Frock Advisor: beautiful wedding belles
Your fashion questions answered by Lennon Courtney
Photograph: Getty Images
A trickle of wedding invitations heralds the start of the season . I always think I’m the perfectly presented guest, until the photographic evidence lands to contradict my smugness . How does one crack the wedding guest dress code?
There are so many reasons to be happy when you peel open that heavy-gauge envelope – and as many to make you spiral into despair.
Of course you’re thrilled that your family/friends/associates are publicly announcing their everlasting love and commitment to each other in the eyes of the church/State/shaman. And yet, you can’t help but think about yourself – how much it’s all going to cost, the weekend lost in a castle an hour from an urban centre, and what the bloody hell you’re going to wear.
There are a few basic principles for wedding guest etiquette: no punching and no white.
Did we say no white? Let us place a caveat on that. If your invitation is to a second marriage, as so many magical everlasting unions are these days, the ancient sanctity of virginity is null and void. Just steer clear of embellishment and make your statement sleek and clean, like at UK designer Ralph Russo. Create contrast with colour in accessories, and of course, with white, the choice is yours. This way you are making it clear that you’re not jockeying for position, merely stating your fashion credentials.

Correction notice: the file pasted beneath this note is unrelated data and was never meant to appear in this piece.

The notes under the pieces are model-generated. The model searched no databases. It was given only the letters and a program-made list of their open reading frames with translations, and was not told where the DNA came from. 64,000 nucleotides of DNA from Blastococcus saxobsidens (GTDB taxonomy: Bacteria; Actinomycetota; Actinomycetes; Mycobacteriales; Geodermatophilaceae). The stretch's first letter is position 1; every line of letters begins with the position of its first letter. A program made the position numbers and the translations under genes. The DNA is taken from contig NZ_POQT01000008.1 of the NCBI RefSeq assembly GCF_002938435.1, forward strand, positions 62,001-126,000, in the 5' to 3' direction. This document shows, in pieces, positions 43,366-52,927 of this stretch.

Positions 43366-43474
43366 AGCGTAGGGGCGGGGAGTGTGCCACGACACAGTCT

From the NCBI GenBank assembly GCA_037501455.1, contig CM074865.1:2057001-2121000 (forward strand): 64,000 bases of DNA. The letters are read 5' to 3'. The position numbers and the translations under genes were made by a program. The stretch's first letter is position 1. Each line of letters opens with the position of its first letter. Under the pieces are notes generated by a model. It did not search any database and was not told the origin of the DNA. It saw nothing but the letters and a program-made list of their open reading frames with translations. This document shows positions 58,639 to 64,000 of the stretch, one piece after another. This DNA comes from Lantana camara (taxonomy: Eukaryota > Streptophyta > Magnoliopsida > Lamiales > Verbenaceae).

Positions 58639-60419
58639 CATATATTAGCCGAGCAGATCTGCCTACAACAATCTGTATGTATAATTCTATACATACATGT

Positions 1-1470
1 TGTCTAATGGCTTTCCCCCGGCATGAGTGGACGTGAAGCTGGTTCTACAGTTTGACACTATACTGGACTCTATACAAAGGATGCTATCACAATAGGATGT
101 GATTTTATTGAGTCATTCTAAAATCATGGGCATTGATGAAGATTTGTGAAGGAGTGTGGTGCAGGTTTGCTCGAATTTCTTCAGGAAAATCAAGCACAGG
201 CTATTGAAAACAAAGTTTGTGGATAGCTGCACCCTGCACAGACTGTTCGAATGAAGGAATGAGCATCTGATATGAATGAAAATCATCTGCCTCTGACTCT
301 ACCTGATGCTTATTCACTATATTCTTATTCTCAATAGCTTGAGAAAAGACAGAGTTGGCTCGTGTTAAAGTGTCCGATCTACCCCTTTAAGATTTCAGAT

The key to getting the mood of your look right is to really think about the type of event that the loving couple are planning, and their idea of success. Working backwards from there lifts you out of your inherent self-obsession and into a realm where you can aim to delight your hosts and present yourself as a walking homage to the spirit of their love. You are your own message of love to them, and delivering a message without assessing the audience is like sending a love letter that starts with “To whom it may concern”.
In other words, read the invitation. If the wedding is barefoot on the beach, perhaps a fascinator and Louboutins are not the way to go. If they request black-tie formality, row in. They want you to make the effort so their vision of perfection is realised.
As a general rule, trends that nod to romance work well at weddings: pastels, florals, silks and, of course, dresses. Full skirted, rosebud embellished loveliness; once more Ralph Russo is a perfect case in point. While harking back to classic romantic motifs is a definite winning strategy, full tilt modernism is a worthy alternative. King of the frock, Roland Mouret, will guarantee head turning effect and a tiny acceptable whiff of upstaging – what can we say, fashion is a battlefield, and all’s fair in love and war.
If the event is relatively formal, do wear a hat – it signifies your commitment, plus there are more milliners per square kilometre in this country than there are Paddy Powers, and that’s a lot of hungry mouths to feed. Rising superstar Martha Lynn is amassing a cult following and is well worth a look.
Plan your outfit to co-ordinate but not to match in a fascistic way. Mothers of the bride often fall foul of the shoe and bag “set”; instead, there should be a nonchalance and gentle tonal integration to your choice of accessories.
Whether it’s dove-grey footwear from LK Bennett or an adorable clutch bag from Red Ruby Rouge, those accessories can work very hard for you. They could even potentially allow you to “weddingise” an existing look, saving you money and guaranteeing an outfit in which you will feel comfortable.
Don’t be tempted to road-test a style that you wouldn’t wear under normal circumstances because, although love conquers all, no woman over 40 should be seen in public in a baby-doll dress.
For more sartorial advice, see frockadvisor.com